The world is growing—and fast. We’ve just eclipsed seven billion people here on Earth, and that number is only going to increase faster in the future. Moreover, on our way to seven billion people, the world has, for the first time, more urban residents then rural ones. There are countless challenges stemming from these two shifts, but the need to feed and house so many people, and in so many places, will provide stern tests for our national and international leadership in the future.
More people on the planet will mean a greater demand for resources. ThinkProgress, summarizing a United Nations report, notes that global population growth will require “by 2030…a 50 percent increase in food production, 45 percent more energy, and 30 percent more water.”
The challenge of providing these resources is heightened by an expansion of the population in slums, which the Boston Globe notes currently house an estimated one billion people live in slums today, a total expected to reach two billion or more by 2030.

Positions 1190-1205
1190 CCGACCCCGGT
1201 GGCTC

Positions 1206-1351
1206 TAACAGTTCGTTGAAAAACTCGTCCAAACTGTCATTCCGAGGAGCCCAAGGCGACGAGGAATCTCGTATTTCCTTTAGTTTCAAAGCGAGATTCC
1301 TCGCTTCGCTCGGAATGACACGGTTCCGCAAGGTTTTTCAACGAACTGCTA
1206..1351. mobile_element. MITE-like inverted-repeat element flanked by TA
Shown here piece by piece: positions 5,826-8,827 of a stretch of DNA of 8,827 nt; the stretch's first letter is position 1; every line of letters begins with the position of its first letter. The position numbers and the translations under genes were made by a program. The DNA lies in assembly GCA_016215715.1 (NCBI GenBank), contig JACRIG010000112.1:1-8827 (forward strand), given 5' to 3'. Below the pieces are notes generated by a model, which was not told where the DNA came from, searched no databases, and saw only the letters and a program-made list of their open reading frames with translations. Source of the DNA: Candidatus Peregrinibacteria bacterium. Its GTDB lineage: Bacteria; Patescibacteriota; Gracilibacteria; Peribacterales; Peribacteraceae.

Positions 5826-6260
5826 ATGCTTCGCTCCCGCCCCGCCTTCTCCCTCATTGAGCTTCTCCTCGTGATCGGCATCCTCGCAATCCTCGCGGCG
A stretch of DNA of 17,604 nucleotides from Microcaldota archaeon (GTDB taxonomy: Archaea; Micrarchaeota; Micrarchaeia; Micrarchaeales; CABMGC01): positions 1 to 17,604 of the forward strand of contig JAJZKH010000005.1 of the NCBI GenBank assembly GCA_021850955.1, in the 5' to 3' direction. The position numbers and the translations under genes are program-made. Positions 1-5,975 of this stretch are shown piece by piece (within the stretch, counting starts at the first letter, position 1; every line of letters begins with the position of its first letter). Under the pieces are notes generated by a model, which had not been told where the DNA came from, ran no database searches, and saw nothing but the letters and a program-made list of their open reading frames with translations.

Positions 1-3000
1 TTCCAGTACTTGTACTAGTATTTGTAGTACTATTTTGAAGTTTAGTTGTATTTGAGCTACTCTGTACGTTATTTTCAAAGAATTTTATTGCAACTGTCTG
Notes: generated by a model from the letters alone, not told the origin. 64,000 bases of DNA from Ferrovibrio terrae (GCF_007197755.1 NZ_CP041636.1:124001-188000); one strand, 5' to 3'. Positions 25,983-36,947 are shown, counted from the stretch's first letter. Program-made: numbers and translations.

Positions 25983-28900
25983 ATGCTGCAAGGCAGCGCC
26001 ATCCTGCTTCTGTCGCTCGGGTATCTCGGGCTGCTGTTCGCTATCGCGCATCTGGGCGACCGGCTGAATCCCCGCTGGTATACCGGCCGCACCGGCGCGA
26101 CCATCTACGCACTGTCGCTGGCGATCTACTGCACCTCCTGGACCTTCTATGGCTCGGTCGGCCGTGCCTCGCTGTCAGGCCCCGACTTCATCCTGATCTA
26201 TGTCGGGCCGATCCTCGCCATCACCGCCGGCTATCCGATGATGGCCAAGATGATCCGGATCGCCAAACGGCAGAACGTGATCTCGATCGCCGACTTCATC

Slums are loosely defined as settlements built either in, or in proximity to a city, and in the absence of official regulation, or titled holding to the land. As a consequence of this lack of oversight, the Boston Globe notes that “housing is typically substandard, and the infrastructure and services range from nonexistent to improvised.”
Moving forward, urban policy makers the world over will need to keep a watchful eye on their slums, and ensure that these booming areas, where people are already prone to disease, hunger, and greater poverty, do not become even more blighted. A lack of proper land ownership by slum residents means that thousands are at risk of losing their land in the event of an ill-conceived development project. It will fall to public interests to remember what we are taught in Deuteronomy 15:7-11, that “If…there is a needy person among you…do not harden your heart and shut your hand against your kin. Rather you must open your hand and lend whatever is sufficient.”